by Dan Lucas
Seventy years ago at this time the Allies were in a desperate fight to repulse Hitler’s last gasp offensive in Western Europe. From mid-December 1944 to late January 1945, American and other Allied forces fought in freezing temperatures to defeat the German attack aimed at splitting the Allies and taking the crucial port of Antwerp in Belgium.
According to a 2008 Flint, Michigan newspaper story, the Battle of the Bulge was the bloodiest battle of World War II and “the single largest battle in the history of the United States.” Half a million Americans fought in the battle and there were almost 90,000 American casualties, including a least 19,000 souls who perished in those six weeks. By comparison, 6,700 Americans have lost their lives in the fourteen years of the current War on Terror — the wars in Afghanistan and Iraq.
We owe a profound debt of gratitude to those brave Americans who fought in that cold winter seventy years ago, especially to those who never made it home. To the ones who didn’t get to spend any more holidays with their moms and dads, who didn’t get to finish college, or to raise a family.
Veterans who fought in the Battle of the Bulge spoke of remembering the battle nearly every day of their lives. Remembering the bitter cold and the close friends they lost. Veterans who are themselves being lost to us more and more. Those few surviving veterans are now in their late 80s and 90s.
One of the veterans who fought there was Don Malarkey, a long-time Salem resident. Don had a long journey from humble beginnings growing up in Astoria all the way to fighting with the famed 101st Airborne to hold the key crossroads town of Bastogne during the battle. On his journey, Don met Gen. Dwight Eisenhower, British Prime Minister Winston Churchill and Gen. George Patton. He parachuted in on D-Day, fought in Operation Market Garden and then fought with the heroic “Battered Bastards of Bastogne”.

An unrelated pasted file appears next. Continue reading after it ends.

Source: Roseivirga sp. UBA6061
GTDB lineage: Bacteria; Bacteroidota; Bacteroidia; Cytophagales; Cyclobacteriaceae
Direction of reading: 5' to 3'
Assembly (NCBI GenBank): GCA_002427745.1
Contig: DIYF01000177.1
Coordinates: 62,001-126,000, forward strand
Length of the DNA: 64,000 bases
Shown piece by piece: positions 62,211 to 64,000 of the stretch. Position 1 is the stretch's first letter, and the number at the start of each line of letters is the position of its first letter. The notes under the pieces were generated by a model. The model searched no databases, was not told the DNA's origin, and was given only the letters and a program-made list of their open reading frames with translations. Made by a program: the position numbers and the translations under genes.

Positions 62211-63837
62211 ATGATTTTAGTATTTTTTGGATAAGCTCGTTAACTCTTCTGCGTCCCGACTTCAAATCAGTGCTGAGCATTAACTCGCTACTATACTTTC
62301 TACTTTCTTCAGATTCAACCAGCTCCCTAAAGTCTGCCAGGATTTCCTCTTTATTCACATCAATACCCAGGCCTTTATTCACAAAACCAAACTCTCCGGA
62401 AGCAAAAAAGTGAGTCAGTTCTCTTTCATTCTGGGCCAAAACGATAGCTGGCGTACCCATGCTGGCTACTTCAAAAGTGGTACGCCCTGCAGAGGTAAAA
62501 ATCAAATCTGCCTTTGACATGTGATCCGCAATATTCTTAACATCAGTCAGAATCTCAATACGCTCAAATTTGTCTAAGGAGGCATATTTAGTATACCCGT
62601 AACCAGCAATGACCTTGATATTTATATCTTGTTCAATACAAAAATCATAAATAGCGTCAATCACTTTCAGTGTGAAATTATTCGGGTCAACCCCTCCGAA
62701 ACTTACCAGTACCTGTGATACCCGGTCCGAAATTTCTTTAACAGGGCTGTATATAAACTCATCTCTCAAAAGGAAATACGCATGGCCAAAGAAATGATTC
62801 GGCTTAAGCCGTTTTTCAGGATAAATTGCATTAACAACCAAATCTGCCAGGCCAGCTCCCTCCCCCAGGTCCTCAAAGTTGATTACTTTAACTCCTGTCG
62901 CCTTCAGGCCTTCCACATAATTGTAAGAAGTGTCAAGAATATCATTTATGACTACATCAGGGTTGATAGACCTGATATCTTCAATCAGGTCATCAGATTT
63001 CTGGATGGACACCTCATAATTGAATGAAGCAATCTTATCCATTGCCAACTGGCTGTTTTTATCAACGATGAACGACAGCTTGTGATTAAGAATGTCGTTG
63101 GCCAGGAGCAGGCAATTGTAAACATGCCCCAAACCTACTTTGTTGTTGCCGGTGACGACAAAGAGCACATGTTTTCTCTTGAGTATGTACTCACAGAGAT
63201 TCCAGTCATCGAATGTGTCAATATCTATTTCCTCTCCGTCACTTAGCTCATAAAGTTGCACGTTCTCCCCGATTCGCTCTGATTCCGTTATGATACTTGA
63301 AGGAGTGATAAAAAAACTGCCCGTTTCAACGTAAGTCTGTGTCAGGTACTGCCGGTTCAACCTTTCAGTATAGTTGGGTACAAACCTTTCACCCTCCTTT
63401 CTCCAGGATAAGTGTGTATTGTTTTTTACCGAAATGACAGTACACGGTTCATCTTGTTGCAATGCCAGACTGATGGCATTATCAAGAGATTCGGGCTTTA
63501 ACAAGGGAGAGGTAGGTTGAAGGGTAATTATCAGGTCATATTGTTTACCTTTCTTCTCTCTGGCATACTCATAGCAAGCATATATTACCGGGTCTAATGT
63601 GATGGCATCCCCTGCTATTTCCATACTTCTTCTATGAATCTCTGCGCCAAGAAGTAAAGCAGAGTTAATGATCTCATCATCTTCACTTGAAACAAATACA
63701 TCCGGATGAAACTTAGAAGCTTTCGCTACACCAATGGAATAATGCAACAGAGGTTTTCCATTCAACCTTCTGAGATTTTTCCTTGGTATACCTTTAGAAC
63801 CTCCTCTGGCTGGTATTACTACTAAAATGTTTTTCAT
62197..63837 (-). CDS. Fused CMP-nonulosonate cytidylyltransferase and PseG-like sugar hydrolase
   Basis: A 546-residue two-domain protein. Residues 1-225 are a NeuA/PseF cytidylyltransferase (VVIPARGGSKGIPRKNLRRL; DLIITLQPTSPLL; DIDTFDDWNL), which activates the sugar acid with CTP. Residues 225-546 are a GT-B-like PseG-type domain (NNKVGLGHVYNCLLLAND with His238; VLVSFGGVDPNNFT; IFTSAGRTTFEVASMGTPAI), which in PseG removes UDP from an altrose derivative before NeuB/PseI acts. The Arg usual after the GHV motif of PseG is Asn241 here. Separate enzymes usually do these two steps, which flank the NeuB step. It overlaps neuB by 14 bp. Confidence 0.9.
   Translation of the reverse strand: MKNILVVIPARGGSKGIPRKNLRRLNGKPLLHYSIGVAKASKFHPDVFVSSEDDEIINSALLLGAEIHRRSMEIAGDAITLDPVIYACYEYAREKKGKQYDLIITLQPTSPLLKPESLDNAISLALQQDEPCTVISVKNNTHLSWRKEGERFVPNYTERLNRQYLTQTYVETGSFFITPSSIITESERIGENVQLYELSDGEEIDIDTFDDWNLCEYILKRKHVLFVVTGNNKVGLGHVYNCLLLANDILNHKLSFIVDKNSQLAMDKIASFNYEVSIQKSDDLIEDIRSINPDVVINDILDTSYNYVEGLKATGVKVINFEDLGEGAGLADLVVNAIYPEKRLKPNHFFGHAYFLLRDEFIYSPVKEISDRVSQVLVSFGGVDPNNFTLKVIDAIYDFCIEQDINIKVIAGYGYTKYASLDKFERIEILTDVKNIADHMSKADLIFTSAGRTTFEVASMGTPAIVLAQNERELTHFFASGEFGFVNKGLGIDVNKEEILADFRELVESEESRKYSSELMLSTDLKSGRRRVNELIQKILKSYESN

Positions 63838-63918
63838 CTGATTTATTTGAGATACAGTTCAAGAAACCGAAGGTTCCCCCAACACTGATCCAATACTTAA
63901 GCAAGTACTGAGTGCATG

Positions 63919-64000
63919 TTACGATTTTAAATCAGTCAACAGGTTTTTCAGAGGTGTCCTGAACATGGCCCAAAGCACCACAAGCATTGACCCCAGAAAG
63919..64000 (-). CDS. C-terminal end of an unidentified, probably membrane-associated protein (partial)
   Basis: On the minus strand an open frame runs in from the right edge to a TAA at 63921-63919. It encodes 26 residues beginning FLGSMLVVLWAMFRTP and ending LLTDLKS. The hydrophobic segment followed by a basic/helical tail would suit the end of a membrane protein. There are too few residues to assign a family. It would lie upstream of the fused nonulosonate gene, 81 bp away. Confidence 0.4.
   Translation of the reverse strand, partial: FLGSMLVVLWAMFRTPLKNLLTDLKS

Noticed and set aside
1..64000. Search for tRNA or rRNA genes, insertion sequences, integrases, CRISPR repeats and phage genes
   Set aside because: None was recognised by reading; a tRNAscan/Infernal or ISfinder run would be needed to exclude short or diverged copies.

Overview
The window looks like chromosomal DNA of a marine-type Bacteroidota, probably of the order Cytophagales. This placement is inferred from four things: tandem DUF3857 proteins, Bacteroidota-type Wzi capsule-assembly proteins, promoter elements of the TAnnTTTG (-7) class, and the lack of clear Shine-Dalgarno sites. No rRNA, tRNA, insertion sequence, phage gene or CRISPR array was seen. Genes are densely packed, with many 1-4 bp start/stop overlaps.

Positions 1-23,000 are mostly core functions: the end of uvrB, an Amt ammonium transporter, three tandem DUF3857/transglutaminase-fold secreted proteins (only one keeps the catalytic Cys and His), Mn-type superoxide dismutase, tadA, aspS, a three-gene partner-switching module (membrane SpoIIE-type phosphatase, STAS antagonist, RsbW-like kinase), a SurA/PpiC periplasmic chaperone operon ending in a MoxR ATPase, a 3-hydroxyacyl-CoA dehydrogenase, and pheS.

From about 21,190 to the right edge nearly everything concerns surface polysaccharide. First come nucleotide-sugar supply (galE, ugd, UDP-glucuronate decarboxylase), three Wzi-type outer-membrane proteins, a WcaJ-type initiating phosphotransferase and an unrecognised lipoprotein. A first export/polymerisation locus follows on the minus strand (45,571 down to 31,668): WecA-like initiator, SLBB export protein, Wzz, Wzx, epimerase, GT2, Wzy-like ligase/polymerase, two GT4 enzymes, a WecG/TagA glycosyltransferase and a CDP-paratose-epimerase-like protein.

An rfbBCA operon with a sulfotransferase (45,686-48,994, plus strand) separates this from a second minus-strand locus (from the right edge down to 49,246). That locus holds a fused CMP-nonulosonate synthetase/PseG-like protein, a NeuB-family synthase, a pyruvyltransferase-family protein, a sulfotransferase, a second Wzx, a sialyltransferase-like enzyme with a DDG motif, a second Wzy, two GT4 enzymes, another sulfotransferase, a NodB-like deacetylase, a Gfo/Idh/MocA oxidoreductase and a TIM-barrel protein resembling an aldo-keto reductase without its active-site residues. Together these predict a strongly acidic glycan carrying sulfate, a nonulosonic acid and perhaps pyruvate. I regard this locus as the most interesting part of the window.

After literally saving the world, Don and his generation returned to “normal life.” Don returned to the University of Oregon, met and married his wife and raised a family. He worked in Astoria, Portland and finally Salem before retiring in 1982.
But there was another epic bookend to Don’s “normal life.”
In 1987 Don left his quiet South Central Salem home to attend a reunion of his 101st Airborne “Easy Company” comrades in New Orleans. At the reunion, Don met a professor from the University of New Orleans, Stephen Ambrose. That led to Don being interviewed by Ambrose and travelling along with other “Easy Company” veterans as Ambrose wrote his book on “Easy Company’s” exploits. The book, and later HBO mini-series was “Band of Brothers.” Don was featured in both the book and mini-series and he served as one of the advisers for the Steven Spielberg and Tom Hanks mini-series. Don’s relaying the story of the Niland brothers to Ambrose may have ultimately led to the making of the blockbuster movie “Saving Private Ryan.”
Don went on to travel all over the world, visiting the troops, attending premiers and even having tea with the future King of England! Trips he managed to squeeze in between Thursday beers and games of three-cushion billiards at Salem’s Cue Ball.
Because of what Don and his generation did, we are all able to enjoy a better world this holiday season. Something we can be thankful for as we reflect on the sacrifices made one very cold winter seventy years ago.
To read more from Dan, visit www.dan-lucas.com